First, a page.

Video Rice Farmers Frustrated As Drought Grips Thailand

A severe drought in Thailand is limiting the growing season of the country’s important rice crop. Farmers are blaming the government for not doing more to protect a key export. Steve Sandford reports from Chiang Mai, Thailand.
Video

Video 'From This Day Forward' Reveals Difficult Journey of Transgender Parent

In her documentary, "From This Day Forward", filmmaker Sharon Shattuck reveals the personal journey of her transgender father, as he told his family that he always felt he was a woman inside and decided to live as one. VOA’s Penelope Poulou has more.
Video

Video Floodwaters Threaten Iconic American Home

The Farnsworth House in the Midwest State of Illinois is one of the most iconic homes in America. Thousands of tourists visit the site every year. Its location near a river inspired the design of the house, but, as VOA’s Kane Farabaugh reports, that very location is now threatening the existence of this National Historic Landmark.
Video

Video Olympics Construction Scars Sacred Korean Mountain

Environmentalists in South Korea are protesting a Winter Olympics construction project to build a ski slope through a 500-year-old protected forest. Brian Padden reports that although there is strong national support for hosting the 2018 Pyeongchang Winter Olympics, there are growing public concerns over the costs and possible ecological damage at the revered mountain.
Video

Video Xenophobia Victims in South Africa Flee Violence, Then Return

Many Malawians fled South Africa early this year after xenophobic attacks on African immigrants. But many quickly found life was no better at home and have returned to South Africa – often illegally and without jobs, and facing the tough task of having to start over. Lameck Masina and Anita Powell file from Johannesburg.
Video

Video Family of American Marine Calls for Release From Iranian Prison

As the crowd of journalists covering the Iran talks swells, so too do the opportunities for media coverage.  Hoping to catch the attention of high-level diplomats, the family of American-Iranian marine Amir Hekmati is in Vienna, pleading for his release from an Iranian prison after nearly 4 years.  VOA’s Heather Murdock reports from Vienna.
Video

Video UK Holds Terror Drill as MPs Mull Tunisia Response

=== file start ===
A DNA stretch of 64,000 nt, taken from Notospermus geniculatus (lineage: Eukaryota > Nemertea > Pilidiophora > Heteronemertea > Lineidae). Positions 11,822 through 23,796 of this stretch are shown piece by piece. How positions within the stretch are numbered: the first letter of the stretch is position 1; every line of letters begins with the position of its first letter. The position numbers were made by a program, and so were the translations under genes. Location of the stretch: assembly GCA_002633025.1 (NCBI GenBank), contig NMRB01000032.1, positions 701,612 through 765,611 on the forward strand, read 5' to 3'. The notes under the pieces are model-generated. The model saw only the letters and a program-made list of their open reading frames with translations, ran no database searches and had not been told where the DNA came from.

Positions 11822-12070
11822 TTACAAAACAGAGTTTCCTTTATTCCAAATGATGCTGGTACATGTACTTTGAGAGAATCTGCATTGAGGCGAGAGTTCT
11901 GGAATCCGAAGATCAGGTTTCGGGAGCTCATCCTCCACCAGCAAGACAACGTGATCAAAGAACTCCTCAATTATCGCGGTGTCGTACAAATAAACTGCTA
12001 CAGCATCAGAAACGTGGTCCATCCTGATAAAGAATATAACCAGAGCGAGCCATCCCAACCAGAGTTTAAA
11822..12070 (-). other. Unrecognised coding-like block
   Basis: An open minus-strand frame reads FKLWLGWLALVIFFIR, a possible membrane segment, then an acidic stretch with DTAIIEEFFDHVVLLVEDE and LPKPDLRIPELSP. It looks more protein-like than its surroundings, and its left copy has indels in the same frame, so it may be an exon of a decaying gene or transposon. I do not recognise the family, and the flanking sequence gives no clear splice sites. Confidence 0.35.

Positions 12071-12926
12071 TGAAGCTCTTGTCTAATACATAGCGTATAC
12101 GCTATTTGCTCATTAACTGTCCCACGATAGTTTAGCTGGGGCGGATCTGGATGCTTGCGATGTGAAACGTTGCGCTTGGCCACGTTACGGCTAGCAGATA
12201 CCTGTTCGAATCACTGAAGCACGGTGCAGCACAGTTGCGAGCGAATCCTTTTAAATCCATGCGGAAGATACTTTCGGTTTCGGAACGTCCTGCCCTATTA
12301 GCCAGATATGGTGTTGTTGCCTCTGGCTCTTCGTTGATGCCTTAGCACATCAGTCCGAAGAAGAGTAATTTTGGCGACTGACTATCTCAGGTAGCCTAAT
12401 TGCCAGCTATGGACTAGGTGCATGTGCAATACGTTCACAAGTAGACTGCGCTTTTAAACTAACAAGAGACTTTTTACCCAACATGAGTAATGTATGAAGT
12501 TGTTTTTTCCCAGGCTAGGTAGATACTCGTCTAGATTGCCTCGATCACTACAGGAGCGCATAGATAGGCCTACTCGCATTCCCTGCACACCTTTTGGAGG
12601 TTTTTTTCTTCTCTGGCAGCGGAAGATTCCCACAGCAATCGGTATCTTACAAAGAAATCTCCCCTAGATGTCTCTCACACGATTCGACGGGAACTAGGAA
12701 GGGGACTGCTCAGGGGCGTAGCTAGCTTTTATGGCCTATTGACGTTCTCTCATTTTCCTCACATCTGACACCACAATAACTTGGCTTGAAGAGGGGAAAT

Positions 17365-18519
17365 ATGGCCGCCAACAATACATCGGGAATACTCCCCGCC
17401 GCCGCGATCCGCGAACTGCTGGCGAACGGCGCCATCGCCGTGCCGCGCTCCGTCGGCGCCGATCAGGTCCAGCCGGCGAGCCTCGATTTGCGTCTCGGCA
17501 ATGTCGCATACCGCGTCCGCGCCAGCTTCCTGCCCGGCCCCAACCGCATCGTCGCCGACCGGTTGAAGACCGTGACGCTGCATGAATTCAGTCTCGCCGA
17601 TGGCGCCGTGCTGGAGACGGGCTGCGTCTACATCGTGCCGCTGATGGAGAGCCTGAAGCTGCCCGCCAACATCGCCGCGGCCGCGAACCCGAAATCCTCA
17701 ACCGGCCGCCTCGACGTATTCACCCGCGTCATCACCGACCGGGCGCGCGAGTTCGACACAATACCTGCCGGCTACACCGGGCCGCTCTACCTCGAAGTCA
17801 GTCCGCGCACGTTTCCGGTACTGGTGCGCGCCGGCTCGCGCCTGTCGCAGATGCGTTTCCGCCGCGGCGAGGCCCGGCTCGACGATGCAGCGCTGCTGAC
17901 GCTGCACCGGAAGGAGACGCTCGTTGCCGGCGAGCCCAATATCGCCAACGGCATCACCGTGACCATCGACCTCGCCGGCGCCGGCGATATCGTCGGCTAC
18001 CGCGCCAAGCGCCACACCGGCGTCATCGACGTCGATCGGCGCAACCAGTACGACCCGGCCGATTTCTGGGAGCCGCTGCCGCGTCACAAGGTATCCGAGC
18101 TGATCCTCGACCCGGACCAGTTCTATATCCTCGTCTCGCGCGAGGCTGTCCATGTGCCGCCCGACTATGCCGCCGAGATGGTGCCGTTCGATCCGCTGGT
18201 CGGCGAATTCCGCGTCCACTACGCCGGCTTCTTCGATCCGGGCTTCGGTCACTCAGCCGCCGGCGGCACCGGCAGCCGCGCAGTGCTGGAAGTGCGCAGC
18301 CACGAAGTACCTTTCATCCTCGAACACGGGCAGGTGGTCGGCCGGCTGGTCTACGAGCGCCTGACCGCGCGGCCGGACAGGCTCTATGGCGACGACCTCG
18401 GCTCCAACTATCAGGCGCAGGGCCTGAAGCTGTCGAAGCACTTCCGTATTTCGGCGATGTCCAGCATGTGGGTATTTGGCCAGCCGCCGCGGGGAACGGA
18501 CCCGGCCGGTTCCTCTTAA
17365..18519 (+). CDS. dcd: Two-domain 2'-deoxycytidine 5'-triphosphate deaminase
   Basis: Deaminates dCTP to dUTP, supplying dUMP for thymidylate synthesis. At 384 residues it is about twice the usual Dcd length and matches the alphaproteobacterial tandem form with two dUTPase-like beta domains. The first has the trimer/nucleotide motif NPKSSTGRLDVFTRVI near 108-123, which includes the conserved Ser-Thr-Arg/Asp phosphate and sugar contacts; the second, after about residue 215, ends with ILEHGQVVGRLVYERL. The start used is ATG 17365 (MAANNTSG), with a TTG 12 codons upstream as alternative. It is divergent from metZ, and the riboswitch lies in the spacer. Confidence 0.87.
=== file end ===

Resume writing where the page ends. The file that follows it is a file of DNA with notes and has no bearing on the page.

After pledging a tough response to last Friday’s terror attack in Tunisia, which came just days before the 10th anniversary of the bomb attacks on London’s transport network, British security services are shifting their focus to overseas counter-terror operations. VOA's Henry Ridgwell has more.
Video

Video Obama on Cuba: This is What Change Looks Like

President Barack Obama says the United States will soon reopen its embassy in Cuba for the first time since 1961, ending a half-century of isolation. VOA White House correspondent Luis Ramirez reports.
Video

Video Hate Groups Spread Influence Via Internet

Hate groups of various kinds are using the Internet for propaganda and recruitment, and a Jewish human rights organization that monitors these groups, the Simon Wiesenthal Center, says their influence is growing. The messages are different, but the calls to hatred or violence are similar. VOA's Mike O’Sullivan reports.
Video

Video Blind Somali Journalist Defies Odds in Mogadishu

Despite improving security in the last few years, Somalia remains one of the most dangerous countries to be a journalist – even more so for someone who cannot see. Abdulaziz Billow has the story of journalist Abdifatah Hassan Kalgacal, who has been reporting from the Somali capital for the last decade despite being blind.
Video

Video Rabbi Hits Road to Heal Jewish-Muslim Relations in France

France is on high alert after last week's terrorist attack near the city Lyon, just six months after deadly Paris shootings. The attack have added new tensions to relations between French Jews and Muslims. France’s Jewish and Muslim communities also share a common heritage, though, and as far as one French rabbi is concerned, they are destined to be friends. From the Paris suburb of La Courneuve, Lisa Bryant reports about Rabbi Michel Serfaty and his friendship bus.

VOA Blogs